ERIC Number: ED432418
Record Type: Non-Journal
Publication Date: 1998-Aug
Reference Count: N/A
To the Educated, the Spoils: The Relation of Education to Labor Market Experiences of Young Adults.
Cluck, Rodney E.; Beaulieu, Lionel J.; Barfield, Melissa A.
This paper examines the transition of young adults from school to work over time and the role of education in facilitating the entry of individuals into high quality jobs in the primary labor market. A dual labor market perspective argues that the labor market is structured into primary and secondary sectors ("good" and "bad" jobs), that mobility between sectors is very limited, and that placement in either sector is related to structural inequalities. Substantial evidence suggests that labor market characteristics are influenced by location (urban versus rural). High School and Beyond data on approximately 15,000 young adults who graduated from high school in 1982 and were followed up through 1992 were analyzed to examine the relationships among workforce experiences, educational attainment, and various sociodemographic indicators. Results indicate that most people with a bachelor's degree or higher worked in primary sector jobs, while few individuals with a high school diploma or less held such jobs. However, access to primary sector jobs was also determined by urban-rural location, U.S. region, race/ethnicity, and gender. People who attended a rural high school, people from the South, Blacks, Hispanics, and females were more likely to work in the secondary labor market. Compared to those in primary sector jobs, persons working in the secondary sector had lower income, more spells of unemployment, more job training, and lower job satisfaction. Contains 38 references and 7 data tables. (SV)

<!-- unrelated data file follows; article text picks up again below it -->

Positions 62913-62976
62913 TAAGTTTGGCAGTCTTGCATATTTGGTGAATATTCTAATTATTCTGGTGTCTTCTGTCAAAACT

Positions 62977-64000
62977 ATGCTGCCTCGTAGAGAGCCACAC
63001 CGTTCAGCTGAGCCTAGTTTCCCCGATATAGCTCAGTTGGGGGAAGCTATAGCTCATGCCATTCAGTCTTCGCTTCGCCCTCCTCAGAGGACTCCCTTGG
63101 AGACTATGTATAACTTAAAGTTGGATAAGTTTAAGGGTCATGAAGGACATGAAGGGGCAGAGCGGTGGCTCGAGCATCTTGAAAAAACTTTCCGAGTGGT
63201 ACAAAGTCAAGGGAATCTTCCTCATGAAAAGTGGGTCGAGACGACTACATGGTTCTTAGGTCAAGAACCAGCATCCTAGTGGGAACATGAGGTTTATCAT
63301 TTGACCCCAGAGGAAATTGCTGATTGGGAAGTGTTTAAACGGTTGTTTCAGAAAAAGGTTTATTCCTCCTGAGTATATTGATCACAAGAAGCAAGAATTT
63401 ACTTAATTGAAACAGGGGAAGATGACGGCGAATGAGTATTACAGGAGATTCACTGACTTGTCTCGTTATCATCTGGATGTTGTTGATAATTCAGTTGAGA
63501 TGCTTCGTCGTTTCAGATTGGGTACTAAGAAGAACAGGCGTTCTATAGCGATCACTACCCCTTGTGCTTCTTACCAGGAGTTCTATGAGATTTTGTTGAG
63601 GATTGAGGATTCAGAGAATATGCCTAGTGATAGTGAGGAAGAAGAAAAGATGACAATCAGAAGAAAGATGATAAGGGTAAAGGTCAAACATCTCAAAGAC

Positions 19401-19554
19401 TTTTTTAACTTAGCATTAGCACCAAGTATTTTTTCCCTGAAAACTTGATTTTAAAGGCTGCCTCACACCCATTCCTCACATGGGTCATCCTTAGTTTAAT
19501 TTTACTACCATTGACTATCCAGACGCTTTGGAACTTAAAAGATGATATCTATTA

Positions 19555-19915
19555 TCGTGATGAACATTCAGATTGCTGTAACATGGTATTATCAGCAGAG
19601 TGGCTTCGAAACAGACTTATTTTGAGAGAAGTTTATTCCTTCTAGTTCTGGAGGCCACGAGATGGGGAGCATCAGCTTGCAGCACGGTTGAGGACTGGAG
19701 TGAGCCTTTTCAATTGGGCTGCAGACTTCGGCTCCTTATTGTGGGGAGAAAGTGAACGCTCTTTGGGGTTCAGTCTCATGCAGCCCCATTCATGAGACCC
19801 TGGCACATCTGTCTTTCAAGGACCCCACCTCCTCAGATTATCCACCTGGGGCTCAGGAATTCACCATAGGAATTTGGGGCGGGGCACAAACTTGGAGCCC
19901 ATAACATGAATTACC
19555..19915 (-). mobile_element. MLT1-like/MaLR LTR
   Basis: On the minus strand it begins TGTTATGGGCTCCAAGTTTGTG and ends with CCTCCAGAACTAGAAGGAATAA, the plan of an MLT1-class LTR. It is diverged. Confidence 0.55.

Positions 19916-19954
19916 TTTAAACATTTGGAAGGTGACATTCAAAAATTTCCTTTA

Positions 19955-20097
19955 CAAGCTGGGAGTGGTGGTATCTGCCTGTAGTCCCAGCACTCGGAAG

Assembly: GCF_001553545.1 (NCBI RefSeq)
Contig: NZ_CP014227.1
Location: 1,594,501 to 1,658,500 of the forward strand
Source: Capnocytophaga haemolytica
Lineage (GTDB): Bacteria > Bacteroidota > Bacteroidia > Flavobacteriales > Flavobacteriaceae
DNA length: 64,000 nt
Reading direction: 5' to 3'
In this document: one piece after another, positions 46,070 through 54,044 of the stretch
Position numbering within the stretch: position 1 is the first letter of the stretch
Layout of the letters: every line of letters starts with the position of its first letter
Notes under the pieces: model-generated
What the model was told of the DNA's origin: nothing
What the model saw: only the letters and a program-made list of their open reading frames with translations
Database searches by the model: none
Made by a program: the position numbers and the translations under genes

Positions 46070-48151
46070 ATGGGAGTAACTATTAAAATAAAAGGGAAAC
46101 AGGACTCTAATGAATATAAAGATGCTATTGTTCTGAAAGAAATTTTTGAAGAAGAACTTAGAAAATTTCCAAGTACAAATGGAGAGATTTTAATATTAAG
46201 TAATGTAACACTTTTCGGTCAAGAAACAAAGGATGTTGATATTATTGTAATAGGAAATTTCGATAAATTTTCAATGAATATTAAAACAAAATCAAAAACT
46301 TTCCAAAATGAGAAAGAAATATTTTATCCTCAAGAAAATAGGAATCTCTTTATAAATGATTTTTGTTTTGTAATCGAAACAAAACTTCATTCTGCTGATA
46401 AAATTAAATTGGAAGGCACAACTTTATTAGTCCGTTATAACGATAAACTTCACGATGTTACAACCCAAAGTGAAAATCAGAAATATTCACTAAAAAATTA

Publication Type: Reports - Research; Speeches/Meeting Papers
Education Level: N/A
Authoring Institution: N/A